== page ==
Please excuse us if we’re exceedingly cynical.
Flaws Cited in Effort To Train Iraqi Forces
U.S. Officers Roundly Criticize Program
By Thomas E. Ricks
Washington Post Staff Writer
Tuesday, November 21, 2006; A01
The U.S. military’s effort to train Iraqi forces has been rife with problems, from officers being sent in with poor preparation to a lack of basic necessities such as interpreters and office materials, according to internal Army documents.
The shortcomings have plagued a program that is central to the U.S. strategy in Iraq and is growing in importance. A Pentagon effort to rethink policies in Iraq is likely to suggest placing less emphasis on combat and more on training and advising, sources say.
In dozens of official interviews compiled by the Army for its oral history archives, officers who had been involved in training and advising Iraqis bluntly criticized almost every aspect of the effort. Some officers thought that team members were often selected poorly. Others fretted that the soldiers who prepared them had never served in Iraq and lacked understanding of the tasks of training and advising. Many said they felt insufficiently supported by the Army while in Iraq, with intermittent shipments of supplies and interpreters who often did not seem to understand English.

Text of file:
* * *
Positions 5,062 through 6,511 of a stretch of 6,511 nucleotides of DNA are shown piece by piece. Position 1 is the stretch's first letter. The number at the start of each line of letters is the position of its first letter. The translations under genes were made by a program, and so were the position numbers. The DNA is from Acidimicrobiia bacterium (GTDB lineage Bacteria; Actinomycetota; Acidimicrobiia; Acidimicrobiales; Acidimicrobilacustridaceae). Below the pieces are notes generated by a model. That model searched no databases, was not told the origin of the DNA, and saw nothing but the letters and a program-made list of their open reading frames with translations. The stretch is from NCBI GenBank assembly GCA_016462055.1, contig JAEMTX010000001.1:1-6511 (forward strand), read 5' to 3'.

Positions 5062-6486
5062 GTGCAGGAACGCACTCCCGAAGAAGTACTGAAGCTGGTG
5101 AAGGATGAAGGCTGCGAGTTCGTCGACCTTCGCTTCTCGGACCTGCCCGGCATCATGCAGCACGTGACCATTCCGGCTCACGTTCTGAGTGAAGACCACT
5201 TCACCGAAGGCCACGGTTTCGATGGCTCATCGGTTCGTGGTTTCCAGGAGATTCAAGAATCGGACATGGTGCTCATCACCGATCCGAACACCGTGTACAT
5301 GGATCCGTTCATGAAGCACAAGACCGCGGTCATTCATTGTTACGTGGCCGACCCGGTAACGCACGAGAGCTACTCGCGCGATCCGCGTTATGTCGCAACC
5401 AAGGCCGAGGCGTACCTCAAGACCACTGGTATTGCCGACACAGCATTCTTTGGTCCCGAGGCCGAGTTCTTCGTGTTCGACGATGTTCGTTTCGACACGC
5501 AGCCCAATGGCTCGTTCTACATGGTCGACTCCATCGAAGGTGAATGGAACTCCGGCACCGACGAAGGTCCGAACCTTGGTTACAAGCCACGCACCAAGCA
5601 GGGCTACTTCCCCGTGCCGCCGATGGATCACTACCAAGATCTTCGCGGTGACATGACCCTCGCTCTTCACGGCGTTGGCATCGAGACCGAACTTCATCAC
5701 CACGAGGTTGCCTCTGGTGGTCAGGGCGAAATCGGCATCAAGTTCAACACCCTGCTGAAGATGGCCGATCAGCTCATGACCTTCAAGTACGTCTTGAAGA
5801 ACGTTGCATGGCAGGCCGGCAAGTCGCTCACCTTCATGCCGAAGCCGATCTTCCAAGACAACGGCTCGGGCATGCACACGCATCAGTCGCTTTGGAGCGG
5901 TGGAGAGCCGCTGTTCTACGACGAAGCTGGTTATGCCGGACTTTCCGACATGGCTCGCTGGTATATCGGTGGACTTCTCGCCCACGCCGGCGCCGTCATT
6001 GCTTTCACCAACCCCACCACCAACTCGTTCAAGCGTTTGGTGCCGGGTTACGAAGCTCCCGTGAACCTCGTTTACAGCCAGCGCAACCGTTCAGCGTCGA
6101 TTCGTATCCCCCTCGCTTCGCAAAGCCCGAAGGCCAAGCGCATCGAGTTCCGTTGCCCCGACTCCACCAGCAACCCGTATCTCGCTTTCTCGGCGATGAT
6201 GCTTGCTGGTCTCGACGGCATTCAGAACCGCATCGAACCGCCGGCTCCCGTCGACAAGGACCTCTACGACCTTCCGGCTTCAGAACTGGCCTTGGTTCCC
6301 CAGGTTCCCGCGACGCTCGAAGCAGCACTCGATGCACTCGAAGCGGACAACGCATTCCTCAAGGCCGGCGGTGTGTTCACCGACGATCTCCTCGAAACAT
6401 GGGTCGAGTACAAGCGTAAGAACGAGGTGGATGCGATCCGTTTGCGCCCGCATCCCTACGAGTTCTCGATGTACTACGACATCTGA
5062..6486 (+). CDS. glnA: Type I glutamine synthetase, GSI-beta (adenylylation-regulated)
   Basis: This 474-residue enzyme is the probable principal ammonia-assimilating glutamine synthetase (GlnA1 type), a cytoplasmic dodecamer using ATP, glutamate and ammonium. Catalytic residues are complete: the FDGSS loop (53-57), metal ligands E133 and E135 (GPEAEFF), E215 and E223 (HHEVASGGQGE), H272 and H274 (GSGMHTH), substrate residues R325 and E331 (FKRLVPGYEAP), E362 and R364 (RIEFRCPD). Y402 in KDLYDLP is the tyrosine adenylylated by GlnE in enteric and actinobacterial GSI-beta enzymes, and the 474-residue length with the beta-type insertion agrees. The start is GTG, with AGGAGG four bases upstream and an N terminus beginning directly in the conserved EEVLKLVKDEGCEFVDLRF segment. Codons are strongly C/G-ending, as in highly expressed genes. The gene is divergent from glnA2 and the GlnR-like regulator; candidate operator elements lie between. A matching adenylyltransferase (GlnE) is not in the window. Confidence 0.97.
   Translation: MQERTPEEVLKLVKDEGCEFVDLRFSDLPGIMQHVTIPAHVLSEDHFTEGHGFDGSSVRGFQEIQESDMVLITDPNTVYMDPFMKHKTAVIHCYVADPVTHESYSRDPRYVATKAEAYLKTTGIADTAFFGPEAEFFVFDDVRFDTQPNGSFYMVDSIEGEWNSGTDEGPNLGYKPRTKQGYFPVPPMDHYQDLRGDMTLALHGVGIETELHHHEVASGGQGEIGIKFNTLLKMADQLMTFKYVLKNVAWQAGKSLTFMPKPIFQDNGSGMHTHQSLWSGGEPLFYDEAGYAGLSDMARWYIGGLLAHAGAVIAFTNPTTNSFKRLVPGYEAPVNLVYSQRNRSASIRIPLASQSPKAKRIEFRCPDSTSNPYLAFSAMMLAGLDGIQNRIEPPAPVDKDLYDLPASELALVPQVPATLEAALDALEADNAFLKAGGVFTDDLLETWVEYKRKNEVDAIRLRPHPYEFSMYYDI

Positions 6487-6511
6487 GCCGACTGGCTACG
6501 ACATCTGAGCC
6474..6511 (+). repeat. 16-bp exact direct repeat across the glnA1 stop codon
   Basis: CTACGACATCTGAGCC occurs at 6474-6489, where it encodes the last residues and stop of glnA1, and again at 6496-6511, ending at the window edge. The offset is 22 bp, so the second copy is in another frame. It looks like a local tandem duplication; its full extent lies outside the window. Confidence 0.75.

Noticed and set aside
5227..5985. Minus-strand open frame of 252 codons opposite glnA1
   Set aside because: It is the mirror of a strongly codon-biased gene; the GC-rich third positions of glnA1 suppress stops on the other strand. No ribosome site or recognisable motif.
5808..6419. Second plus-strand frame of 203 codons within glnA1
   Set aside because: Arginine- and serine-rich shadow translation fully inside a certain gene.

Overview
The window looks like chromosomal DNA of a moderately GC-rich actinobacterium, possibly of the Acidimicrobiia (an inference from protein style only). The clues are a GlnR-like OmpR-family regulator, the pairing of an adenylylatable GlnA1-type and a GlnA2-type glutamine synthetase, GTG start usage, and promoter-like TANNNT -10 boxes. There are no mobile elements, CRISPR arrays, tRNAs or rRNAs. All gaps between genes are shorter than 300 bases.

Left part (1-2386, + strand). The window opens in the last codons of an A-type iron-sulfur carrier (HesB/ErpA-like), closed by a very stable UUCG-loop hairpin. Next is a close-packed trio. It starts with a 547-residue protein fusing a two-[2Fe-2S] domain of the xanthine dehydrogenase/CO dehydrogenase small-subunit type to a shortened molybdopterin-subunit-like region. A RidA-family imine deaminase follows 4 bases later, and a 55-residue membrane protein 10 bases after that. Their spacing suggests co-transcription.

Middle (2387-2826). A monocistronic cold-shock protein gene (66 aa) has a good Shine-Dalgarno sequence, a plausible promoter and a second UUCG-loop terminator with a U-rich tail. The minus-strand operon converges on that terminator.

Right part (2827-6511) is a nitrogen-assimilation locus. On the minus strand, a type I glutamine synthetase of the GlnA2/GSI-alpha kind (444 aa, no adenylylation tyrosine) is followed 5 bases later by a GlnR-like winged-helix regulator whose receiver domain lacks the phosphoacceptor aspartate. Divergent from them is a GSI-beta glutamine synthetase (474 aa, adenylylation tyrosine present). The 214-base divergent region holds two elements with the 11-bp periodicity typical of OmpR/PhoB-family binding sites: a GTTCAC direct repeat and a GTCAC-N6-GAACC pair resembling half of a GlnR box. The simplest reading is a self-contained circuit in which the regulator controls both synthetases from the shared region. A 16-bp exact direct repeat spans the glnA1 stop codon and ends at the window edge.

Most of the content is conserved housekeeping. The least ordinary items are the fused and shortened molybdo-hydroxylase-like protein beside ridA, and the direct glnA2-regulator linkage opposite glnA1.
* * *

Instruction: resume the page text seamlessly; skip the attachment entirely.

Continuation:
The Iraqi officers interviewed by an Army team also had complaints; the top one was that they were being advised by officers far junior to them who had never seen combat.
Some of the American officers even faulted their own lack of understanding of the task. “If I had to do it again, I know I’d do it completely different,” reported Maj. Mike Sullivan, who advised an Iraqi army battalion in 2004. “I went there with the wrong attitude and I thought I understood Iraq and the history because I had seen PowerPoint slides, but I really didn’t.”
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